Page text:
A lot of nonfiction books have both a Table of Contents and an Index. The Table of Contents is at the front of the book and is a roadmap through the contents, while the Index is an alphabetical list of subjects (people, places, events, and whatever else the author thinks will be of interest) along with page references to those indexed things.
But you already know that. Most of you are authors, that’s your business. So let’s talk about another kind of index.
In these days of relational databases (like the ones that run behind the scenes for almost everyone’s blog), where pretty much every column in a table is searchable, it seems archaic the way we used to handle different ways of searching through a file. These are methods that still exist, believe it or not.
Say I have an invoice file. The primary key (or index) is the invoice number, meaning if I want to look up the details of a specific invoice I need to know its number. If I don’t know the invoice number, I need to inquire against the entire file and choose the right one. Depending on the size of the file, that could take a long time.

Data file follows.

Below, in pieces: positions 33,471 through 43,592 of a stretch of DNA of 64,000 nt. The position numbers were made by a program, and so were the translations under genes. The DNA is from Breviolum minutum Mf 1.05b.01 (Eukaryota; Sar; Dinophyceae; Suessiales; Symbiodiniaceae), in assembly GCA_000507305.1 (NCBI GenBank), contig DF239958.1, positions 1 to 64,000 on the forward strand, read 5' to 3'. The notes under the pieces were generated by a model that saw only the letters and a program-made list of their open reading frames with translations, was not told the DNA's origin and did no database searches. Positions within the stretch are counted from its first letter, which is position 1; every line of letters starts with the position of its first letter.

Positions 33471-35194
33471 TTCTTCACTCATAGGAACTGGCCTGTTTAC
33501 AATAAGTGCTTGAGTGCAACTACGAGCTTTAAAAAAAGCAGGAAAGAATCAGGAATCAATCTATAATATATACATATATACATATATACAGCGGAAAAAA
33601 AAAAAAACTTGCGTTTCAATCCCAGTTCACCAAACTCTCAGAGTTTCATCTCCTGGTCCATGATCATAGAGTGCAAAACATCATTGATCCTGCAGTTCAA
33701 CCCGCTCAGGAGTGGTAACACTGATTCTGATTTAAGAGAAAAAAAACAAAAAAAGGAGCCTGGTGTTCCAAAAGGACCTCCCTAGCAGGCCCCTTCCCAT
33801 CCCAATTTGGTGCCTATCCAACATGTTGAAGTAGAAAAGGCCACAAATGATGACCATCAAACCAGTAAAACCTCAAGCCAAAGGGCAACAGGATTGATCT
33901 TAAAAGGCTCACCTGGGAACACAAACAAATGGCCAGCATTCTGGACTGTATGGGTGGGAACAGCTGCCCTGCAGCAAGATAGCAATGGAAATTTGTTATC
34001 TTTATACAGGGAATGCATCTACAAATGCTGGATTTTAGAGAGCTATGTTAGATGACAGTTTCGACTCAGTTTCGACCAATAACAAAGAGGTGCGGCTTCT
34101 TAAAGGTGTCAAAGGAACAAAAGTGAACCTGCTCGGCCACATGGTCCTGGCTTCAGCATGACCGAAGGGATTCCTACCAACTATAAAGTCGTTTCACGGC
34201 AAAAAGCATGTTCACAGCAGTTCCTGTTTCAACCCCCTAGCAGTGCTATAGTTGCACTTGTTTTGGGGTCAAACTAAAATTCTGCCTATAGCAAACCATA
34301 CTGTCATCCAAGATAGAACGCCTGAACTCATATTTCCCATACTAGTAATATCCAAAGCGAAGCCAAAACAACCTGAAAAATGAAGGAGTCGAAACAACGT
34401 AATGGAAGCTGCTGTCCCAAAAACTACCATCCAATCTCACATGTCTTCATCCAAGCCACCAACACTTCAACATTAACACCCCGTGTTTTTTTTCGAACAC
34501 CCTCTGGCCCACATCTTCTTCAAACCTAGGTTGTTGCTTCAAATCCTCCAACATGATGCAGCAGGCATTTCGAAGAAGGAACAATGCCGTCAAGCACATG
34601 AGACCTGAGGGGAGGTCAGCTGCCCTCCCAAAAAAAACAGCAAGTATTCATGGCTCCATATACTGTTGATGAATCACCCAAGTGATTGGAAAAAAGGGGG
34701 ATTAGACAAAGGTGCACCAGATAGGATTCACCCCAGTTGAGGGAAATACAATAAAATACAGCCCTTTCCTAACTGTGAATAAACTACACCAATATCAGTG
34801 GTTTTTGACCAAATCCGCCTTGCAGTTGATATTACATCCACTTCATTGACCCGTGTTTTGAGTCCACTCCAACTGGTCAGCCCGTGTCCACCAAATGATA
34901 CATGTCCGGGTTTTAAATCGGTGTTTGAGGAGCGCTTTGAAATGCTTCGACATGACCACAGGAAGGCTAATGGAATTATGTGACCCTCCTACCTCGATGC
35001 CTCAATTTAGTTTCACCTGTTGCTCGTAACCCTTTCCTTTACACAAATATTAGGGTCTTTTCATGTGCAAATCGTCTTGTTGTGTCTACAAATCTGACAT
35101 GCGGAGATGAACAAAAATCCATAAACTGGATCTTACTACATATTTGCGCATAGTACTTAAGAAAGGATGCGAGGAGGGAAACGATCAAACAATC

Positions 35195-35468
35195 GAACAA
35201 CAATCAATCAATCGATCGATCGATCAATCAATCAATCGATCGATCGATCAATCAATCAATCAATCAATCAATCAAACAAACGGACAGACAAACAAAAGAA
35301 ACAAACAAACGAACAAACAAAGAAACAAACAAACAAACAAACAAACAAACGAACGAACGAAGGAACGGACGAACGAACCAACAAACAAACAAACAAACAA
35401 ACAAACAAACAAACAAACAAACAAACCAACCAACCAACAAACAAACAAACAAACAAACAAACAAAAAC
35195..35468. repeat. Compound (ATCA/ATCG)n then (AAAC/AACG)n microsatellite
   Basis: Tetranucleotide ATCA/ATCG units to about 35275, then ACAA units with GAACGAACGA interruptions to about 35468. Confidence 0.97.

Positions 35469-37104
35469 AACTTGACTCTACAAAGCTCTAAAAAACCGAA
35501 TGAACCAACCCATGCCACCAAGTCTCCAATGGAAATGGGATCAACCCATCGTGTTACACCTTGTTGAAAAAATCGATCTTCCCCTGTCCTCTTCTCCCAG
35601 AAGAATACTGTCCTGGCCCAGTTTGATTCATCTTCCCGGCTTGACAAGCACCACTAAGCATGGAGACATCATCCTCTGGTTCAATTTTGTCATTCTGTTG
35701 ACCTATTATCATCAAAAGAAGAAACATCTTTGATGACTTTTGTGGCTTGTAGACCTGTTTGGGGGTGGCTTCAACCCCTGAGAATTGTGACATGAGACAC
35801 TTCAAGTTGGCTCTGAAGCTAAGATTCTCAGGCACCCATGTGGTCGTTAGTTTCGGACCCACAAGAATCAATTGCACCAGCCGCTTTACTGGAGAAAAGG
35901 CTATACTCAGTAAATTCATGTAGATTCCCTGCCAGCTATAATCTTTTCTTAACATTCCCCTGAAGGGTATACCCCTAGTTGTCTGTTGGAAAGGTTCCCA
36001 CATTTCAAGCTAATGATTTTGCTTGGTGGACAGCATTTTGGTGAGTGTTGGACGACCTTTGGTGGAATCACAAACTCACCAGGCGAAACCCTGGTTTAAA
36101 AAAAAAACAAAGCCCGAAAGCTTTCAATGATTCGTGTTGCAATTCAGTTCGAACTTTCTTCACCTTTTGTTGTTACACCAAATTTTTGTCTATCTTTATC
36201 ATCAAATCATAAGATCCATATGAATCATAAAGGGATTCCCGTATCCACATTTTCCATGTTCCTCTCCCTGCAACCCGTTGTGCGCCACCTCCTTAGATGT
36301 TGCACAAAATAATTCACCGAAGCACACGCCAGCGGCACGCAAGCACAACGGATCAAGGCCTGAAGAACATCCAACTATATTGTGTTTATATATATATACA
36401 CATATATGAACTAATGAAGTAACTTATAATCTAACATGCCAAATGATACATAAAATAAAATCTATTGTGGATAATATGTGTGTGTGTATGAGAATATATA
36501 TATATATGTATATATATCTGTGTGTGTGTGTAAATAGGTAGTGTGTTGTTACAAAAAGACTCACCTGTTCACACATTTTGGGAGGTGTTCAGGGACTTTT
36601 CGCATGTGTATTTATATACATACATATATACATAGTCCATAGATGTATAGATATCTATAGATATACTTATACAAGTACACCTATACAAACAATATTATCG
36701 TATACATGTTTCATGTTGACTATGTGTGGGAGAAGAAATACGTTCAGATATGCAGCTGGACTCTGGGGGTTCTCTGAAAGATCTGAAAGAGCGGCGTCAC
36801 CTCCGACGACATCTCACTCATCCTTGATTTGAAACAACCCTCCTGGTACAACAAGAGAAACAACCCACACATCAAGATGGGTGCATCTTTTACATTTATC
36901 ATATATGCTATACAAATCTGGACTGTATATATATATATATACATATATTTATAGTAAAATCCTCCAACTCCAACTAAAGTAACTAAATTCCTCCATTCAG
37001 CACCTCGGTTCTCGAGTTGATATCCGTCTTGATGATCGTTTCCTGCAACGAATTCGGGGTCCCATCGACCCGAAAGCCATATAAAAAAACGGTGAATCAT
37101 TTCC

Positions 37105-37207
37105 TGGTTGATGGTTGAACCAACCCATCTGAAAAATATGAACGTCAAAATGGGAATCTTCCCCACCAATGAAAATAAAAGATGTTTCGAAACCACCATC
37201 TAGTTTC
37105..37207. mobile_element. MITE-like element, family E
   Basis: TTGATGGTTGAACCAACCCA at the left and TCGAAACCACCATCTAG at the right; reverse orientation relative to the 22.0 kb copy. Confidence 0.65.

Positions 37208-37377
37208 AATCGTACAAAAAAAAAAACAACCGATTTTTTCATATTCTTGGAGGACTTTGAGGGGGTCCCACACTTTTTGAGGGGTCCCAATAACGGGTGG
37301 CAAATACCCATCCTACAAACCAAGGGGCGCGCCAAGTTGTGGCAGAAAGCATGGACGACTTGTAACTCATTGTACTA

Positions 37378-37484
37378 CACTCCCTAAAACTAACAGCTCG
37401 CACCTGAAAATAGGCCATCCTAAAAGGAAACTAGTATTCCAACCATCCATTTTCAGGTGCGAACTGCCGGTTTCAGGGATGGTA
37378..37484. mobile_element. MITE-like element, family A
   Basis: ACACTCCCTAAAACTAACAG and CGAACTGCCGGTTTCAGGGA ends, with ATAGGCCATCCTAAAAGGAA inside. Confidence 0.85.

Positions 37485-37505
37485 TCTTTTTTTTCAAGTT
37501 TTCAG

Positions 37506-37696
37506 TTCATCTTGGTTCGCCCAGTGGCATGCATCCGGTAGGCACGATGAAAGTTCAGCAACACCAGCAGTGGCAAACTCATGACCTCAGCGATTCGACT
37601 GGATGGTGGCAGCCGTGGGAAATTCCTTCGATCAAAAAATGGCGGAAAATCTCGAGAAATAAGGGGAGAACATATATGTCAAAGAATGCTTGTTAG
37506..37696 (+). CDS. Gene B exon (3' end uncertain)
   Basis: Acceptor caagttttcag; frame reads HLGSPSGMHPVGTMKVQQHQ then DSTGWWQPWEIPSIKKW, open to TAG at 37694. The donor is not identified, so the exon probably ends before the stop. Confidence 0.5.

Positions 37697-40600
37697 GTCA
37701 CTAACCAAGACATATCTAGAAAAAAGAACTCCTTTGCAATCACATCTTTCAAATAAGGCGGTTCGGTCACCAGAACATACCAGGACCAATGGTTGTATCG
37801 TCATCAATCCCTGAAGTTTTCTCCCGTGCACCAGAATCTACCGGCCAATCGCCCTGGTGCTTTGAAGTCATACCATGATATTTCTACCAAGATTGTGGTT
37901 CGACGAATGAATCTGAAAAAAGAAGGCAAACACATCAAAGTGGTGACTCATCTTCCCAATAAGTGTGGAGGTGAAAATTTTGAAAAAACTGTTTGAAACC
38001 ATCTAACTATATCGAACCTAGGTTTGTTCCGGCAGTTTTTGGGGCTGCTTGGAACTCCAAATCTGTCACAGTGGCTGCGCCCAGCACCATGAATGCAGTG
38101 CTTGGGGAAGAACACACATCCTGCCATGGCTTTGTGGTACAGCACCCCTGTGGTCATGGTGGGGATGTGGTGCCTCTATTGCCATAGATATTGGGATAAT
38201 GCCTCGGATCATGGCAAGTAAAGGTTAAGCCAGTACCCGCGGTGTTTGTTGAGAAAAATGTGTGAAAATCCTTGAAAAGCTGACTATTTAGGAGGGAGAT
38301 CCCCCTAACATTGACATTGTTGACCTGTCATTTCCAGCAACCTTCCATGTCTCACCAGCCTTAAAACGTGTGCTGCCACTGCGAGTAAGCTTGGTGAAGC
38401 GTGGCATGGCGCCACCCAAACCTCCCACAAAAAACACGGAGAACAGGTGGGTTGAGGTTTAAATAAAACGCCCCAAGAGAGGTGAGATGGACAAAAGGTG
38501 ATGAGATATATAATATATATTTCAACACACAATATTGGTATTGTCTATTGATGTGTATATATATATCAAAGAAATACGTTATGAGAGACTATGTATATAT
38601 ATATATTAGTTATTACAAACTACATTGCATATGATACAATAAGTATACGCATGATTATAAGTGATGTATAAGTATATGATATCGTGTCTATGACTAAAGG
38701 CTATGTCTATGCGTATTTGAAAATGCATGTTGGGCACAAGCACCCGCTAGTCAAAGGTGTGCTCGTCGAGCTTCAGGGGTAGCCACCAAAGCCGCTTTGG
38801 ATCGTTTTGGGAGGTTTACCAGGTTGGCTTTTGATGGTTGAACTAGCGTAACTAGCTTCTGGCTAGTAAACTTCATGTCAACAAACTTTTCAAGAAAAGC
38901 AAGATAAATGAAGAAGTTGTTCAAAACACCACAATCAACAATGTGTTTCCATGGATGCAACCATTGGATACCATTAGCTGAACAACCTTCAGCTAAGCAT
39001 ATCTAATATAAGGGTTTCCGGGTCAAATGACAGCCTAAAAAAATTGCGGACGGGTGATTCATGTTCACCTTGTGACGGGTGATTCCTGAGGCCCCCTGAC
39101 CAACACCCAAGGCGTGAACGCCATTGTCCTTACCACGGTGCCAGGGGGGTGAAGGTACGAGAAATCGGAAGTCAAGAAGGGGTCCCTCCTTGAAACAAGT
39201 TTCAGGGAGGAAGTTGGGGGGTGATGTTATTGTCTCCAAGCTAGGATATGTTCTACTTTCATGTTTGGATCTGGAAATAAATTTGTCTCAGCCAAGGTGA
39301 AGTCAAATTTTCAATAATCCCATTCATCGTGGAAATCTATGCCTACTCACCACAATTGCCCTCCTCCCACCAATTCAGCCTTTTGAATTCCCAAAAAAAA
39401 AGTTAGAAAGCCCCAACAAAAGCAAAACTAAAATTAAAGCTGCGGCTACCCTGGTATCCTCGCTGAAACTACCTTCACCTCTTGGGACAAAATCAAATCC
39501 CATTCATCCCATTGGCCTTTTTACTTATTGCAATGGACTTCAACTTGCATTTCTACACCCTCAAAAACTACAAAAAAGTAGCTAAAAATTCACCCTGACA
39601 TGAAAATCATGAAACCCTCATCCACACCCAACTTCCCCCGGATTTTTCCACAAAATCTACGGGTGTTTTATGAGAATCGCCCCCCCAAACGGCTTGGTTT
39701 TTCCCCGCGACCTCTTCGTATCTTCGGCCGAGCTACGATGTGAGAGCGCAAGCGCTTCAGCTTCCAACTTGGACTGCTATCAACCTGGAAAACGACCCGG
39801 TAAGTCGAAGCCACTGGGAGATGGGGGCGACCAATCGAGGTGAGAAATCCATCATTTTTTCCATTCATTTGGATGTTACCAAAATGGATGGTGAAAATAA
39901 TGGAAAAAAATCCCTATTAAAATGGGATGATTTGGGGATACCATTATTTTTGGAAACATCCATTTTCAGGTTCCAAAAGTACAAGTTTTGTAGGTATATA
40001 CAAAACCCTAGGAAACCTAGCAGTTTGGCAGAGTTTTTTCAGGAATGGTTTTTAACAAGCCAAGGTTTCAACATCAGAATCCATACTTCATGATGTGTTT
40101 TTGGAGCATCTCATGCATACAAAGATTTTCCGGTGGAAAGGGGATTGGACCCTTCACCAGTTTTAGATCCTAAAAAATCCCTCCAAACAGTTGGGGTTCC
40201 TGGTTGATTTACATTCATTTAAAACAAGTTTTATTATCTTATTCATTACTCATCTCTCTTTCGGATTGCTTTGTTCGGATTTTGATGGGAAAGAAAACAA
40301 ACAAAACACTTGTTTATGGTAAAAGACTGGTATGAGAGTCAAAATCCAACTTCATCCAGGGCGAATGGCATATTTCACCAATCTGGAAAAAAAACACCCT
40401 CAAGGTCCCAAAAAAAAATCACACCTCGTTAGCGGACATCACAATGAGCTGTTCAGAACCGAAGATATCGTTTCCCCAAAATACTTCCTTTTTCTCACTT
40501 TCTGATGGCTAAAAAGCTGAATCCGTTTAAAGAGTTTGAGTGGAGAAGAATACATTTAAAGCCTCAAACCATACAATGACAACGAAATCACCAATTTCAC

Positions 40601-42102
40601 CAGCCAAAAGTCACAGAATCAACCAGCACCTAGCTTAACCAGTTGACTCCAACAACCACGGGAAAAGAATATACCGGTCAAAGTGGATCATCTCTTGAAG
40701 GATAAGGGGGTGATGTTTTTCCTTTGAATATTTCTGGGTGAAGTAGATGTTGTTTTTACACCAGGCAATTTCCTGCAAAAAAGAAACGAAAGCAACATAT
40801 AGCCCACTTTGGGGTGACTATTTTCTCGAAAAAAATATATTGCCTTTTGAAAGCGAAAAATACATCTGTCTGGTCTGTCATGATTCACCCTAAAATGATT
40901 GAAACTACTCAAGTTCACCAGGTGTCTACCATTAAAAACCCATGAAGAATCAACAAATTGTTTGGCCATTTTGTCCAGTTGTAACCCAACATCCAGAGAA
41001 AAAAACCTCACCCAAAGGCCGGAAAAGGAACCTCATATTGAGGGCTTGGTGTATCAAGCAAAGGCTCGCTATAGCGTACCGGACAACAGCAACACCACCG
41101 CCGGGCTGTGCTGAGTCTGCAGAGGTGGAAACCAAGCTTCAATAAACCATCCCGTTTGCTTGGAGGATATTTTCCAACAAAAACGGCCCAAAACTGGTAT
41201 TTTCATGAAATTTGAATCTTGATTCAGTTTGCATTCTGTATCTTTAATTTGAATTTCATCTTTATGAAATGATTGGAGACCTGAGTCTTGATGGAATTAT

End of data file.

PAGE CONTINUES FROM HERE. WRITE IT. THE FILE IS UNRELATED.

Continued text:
It would help tremendously if I knew the vendor number, which just happens to be carried on the invoice record. Then, all I’d have to do would be to inquire by vendor number and list the invoices for that specific one. What I can do is to define an alternate index on the invoice file that looks at the vendor number and groups all the invoices that way. Then, instead of reading the invoice file sequentially, I can read the alternate index for that vendor and pull the records out directly.
As far as the technology we had in the 1980’s and 1990’s, that was as good as it got. Alternate indices (the plural of index) unfortunately had this tendency to get out of sync and had to be rebuilt every night just to make sure that all the records from the base file were indexed correctly. Even then, there were times when it was a shot in the dark.
If you’re really interested, here is a reaonably good tutorial on alternate indices. I only link to it because I’m pretty sure you’re not.